Which brings us to recognize maybe the most notable property of paper: it adds a distinct "value" to its message.

Paper has intrinsic qualities that: 1)make it easy and enjoyable to work with, 2)help us make sense of information and 3)are conducive to certain kinds of reading and thinking, —properties that new media, for all their wonders, have not yet been able to match.

Lazy Sunday morning, late breakfast in bed,
reading our favorite section of the newspaper.

It's amazing to realize that magazines and newspapers have clear advantages over online and TV advertising, precisely, because of its lack of hoopla. The magazine and newspaper experience is a quite one, —readers view their ads when they please and within a peaceful Zen attitude. In contrast, readers tend to avoid ads in Online's speed reading and TV's entrancement environments. In the former, readers are too focused in their urgent search; and in the latter, they react annoyed by skipping channels, —TV ads interrupt their entrancement.

And this is why news-in-paper alongside ads-in-paper persist in making a golden couple, —it's good company. By the way, the market cap increase for newspapers for 2009 was spectacular.

Wish you well.

My Blackberry abridged edition:

Sellen and Harper found that paper has four affordances that specifically assist reading:

(1) Tangibility. This refers to the way that we navigate a paper document or book using our eyes and hands together. “When a document is on paper, we can see how long it is, we can flick through the pages . . . we can bend over a corner while searching for a section elsewhere. In other words, paper helps us work our way through documents.”

(2) Spatial Flexibility. When working with multiple paper texts, they can be spread out around a large area or reduced to fit a smaller space, depending on our needs.

(3) Tailorability. With paper it’s easy to underline, scribble in the margins and otherwise annotate a text we are reading.

(4) Manipulability. Because paper can be moved around, one can shuffle effectively among different paper sources, for example putting one page aside in order to concentrate on another.

The first of these, tangibility, isn’t available at all on a two-dimensional screen. The others are more difficult to achieve with computers and other electronic media, as anyone who has “written” in the margins of a digital document can attest. As the authors put it, “It is as if people need to use their hands and eyes to fully grasp the meaning of the text in question. People really do understand what a document conveys by physically getting to grips with it.

“[T]he physical feel of the paper meant that little attention (and especially visual attention) had to be given over to the task of page turning. Much of the information needed to navigate was both implicit and tactile. Similarly, physical cues such as thickness of the document provided important tacit information about where in the document the reader was. All of this . . . meant that readers were not distracted from the main visual task.”

In contrast, one of their subjects had this to say about online reading: “I was getting very annoyed and clicking on those things and shouting at it . . . . I just found that it took ages and ages. I was losing interest – it was distracting me from the point.”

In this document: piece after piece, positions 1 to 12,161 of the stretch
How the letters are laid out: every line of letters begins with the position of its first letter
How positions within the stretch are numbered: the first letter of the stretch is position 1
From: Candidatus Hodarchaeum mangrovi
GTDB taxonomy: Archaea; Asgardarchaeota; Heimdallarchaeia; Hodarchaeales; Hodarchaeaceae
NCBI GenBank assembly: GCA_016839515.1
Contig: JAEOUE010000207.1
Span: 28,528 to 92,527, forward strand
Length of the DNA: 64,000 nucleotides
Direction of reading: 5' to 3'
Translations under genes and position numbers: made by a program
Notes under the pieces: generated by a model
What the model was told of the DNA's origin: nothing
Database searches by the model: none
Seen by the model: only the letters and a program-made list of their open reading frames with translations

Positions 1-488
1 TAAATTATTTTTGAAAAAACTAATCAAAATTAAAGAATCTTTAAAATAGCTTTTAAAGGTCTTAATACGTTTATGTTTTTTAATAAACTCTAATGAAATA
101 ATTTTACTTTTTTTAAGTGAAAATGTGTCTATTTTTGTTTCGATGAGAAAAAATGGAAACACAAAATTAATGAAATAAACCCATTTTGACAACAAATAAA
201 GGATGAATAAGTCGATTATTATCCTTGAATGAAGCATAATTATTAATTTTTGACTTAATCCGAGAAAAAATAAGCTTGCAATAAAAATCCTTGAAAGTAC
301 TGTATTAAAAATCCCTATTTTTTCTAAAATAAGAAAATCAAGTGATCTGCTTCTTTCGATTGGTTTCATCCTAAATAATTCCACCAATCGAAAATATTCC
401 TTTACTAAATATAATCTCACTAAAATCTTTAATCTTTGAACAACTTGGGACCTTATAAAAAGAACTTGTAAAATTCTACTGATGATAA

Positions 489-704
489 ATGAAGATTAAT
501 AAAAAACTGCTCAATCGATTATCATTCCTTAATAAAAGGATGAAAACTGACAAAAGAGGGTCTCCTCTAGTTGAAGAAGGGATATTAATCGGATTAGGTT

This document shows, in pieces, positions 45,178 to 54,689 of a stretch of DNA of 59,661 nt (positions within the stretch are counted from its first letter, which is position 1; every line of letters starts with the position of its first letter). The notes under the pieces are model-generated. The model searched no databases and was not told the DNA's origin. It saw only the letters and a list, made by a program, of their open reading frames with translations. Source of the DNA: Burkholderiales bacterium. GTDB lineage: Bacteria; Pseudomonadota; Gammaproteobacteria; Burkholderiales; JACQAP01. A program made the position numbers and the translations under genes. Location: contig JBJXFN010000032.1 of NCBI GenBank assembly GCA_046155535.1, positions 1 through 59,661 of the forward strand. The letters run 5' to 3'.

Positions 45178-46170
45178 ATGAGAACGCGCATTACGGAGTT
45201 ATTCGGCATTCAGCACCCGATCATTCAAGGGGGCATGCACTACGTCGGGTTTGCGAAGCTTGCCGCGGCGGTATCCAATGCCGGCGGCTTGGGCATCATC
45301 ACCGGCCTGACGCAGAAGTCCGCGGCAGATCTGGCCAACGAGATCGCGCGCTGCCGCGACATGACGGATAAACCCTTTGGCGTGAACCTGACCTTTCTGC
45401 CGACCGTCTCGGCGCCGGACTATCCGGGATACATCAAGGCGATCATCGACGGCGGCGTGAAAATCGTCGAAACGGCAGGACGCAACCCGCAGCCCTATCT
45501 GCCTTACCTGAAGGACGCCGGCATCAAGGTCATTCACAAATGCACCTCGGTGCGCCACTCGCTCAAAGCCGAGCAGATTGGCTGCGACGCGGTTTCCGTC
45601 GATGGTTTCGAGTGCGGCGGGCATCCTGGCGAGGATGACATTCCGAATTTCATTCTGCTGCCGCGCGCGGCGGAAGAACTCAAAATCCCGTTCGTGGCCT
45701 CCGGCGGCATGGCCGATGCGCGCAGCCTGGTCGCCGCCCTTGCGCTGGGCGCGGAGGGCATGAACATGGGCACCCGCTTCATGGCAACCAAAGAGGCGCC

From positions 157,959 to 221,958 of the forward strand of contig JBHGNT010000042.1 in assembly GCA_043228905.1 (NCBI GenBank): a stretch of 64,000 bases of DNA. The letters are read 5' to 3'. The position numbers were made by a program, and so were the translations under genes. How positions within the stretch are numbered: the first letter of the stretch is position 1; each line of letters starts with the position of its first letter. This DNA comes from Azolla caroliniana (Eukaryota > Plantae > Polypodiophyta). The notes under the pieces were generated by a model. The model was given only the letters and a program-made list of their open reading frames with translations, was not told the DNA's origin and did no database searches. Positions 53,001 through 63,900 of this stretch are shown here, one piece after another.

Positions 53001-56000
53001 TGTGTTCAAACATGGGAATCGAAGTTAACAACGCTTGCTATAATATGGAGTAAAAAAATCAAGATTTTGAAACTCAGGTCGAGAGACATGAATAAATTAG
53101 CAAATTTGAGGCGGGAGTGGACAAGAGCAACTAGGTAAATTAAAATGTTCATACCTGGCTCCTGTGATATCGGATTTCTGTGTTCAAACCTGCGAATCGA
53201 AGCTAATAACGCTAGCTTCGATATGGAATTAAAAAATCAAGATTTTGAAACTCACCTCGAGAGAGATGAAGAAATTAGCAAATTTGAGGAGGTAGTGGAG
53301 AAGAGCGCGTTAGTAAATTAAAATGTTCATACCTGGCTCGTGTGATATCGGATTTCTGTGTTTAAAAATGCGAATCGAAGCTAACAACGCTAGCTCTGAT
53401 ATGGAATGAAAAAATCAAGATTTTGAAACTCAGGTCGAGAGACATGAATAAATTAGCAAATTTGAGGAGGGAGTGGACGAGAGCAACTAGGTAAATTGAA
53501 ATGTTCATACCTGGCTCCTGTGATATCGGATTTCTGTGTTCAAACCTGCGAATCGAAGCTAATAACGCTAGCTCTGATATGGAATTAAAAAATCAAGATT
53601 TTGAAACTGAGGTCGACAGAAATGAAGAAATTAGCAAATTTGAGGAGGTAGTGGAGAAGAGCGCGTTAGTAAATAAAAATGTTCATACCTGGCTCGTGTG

Thirty-six consumers were interviewed, half of them frequent magazine readers. The other half were people who watched at least two hours of commercial television a day and also read at least one magazine a month. The study found that the way consumers react to ads in hard-copy magazines is in fact very different from how they respond to commercials on television.

The distinction came down to a matter of control. Because viewers cannot control when TV commercials are shown or how long they will last, they tend to feel trapped by the ads, which those in the study spoke of as disruptive, distracting and annoying.

Meanwhile, the subjects had largely positive views of ads in magazines, and the main reason seemed to be the sense of control that paper inherently affords: The reader turns the pages at will, deciding what to look at and for how long. One subject said: “A magazine ad is like a glass of wine because I have the time to sniff it and appreciate it . . . It’s there, I can take it or leave it . . . . Because I have control, I can take the time to make particular decisions [about] which ads I will savor and absorb.”

In the last decade, digital reading has become a part of everyday life, yet it hasn’t replaced reading on paper. McDonald says that at the moment screens are not used predominantly for flow-style reading – settling in and losing one’s bearings – but for a kind of high-intensity foraging. “When one is reading on the screen, it’s sort of like speed reading, information-retrieval mode. ‘I’m looking for something. Now I’m looking for something else.’ It’s very purposeful, it’s very utilitarian. . . . There’s something about it being on the screen that signals to people to hurry. It’s pushing the page-down button, just having your finger on the clicker and scrolling. It’s a higher speed, more nervous kind of thing.” Screen-based reading, he says, is “very much about ‘search and destroy.’”

The paper news should provide long-form, in-depth coverage, while the Internet should be interactive, immediate, provide an open dialog with the audience and throw in all those nifty doo-dads and videos people love to play with.” This distinction is not so much generational as operational.

The digital medium serves up content differently from paper, and we go to it for different kinds of reading experiences – “search and destroy” versus “settle down.”